Interim leader may take over leftist party
By Kang Hyun-kyung
Rep. Kang Ki-kab is set to take over the leadership of the embattled Unified Progressive Party (UPP) temporarily to spearhead the drive to overhaul the leftist party amid speculation this could spur a split.
Insiders said the far-left party will hold a Steering Committee meeting today to endorse a set of reform measures, including the selection of Kang as an interim leader and the forced resignation of the current leadership.
The “recommendations” were adopted on May 5, despite resistance from radicals who are now controlling the minor party.
If the moderates-driven plan goes ahead, analysts speculate, a division of the UPP would be unavoidable in the long run as radicals, including co-leader Lee Jung-hee, move to boycott it.
During the Thursday meeting, Kang, a second-term lawmaker who unsuccessfully ran in the April 11 elections, will be asked to lead the party until June.
The farmer-turned-politician is supported by moderates who are pushing the reform plan that also calls for the resignation en masse of lawmakers-elect selected on the proportional representation system.
In 2008, Kang hit media headlines after attempting to block the move to ratify the free trade pact with the United States by using physical force at the National Assembly.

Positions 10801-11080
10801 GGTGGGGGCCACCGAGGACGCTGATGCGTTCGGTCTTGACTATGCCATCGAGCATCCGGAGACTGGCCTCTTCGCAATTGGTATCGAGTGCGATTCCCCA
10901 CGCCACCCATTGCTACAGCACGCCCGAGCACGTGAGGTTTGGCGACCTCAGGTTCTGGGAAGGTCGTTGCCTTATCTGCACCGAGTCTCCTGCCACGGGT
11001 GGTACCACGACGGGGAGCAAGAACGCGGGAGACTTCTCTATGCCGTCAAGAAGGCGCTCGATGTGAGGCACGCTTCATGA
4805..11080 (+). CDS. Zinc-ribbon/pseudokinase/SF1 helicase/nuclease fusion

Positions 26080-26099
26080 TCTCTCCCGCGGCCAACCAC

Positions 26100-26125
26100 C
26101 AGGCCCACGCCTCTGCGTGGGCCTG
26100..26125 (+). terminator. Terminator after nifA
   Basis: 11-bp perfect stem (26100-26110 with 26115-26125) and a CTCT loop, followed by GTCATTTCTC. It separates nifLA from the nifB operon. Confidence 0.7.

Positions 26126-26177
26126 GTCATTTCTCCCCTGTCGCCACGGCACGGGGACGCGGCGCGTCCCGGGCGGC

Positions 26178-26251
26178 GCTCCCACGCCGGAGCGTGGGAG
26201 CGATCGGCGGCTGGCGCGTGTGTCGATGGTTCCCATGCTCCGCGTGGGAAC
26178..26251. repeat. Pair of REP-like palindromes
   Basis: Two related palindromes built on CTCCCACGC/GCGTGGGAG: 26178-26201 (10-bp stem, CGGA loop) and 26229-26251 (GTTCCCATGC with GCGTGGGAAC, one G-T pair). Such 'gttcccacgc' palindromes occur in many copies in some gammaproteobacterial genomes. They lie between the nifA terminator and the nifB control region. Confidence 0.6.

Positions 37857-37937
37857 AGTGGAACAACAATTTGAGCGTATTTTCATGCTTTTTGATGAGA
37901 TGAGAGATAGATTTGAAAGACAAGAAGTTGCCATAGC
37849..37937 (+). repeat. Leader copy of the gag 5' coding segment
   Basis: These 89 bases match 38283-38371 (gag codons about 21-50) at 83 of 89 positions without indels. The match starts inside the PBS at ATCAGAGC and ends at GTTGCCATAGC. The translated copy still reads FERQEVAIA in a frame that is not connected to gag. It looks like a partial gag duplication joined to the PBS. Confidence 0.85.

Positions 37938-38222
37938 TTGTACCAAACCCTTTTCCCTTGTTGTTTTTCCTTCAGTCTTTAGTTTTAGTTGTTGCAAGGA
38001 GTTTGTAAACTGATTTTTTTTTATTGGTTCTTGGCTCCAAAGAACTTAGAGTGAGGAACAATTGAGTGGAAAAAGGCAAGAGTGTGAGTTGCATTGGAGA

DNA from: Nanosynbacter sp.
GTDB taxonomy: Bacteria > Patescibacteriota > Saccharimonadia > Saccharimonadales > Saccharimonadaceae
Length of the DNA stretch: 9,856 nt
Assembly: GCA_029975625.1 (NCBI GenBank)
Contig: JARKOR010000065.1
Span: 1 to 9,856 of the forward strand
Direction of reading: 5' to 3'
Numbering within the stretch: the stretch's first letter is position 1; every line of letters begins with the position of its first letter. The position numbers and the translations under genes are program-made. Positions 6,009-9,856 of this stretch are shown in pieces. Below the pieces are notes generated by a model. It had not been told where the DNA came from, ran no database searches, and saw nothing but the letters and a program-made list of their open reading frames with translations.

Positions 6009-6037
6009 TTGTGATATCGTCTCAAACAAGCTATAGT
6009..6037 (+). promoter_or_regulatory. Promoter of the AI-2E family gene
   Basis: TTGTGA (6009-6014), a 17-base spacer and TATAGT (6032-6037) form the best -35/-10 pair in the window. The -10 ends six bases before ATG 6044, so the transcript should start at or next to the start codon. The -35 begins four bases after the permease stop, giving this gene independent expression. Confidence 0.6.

As the UPP plans to complete the selection of its new leadership no later than June, the leftist party will prepare for the contest under Kang’s leadership.
If Kang assumes the top post, the current power-sharing regime consisting of three factions — namely moderates, radicals and aides of the late former President Roh Moo-hyun — will end.
Among the three, radicals and moderates represented by Shim Sang-jung, a lawmaker-elect, are major forces whereas pro-Roh figures are a relatively minor group.
Regarding the reshuffle, radicals and moderates are not on the same page. Moderates urged the current leadership to resign to take responsibility for the vote-rigging scandal that tarnished the progressive party’s image.
They claimed Lee Seok-gi, a lawmaker-elect, had masterminded the plot to place his aides onto the list of candidates on the proportional representation system using voting fraud, as otherwise he saw few possibilities to make this happen. Moderates labeled Lee as the real power behind the scenes, having immense political clout.
But radicals deny this. They also rejected the call to resign, insisting they won’t accept the reform plan, based on the investigation results of the vote-rigging scandal conducted by a task force earlier, as they don’t trust it.
Radicals call the findings of the probe “a witch hunt.”
Supported by radicals, Lee called for a reinvestigation of the vote-rigging scandal and held a hearing Tuesday. Moderates didn’t participate.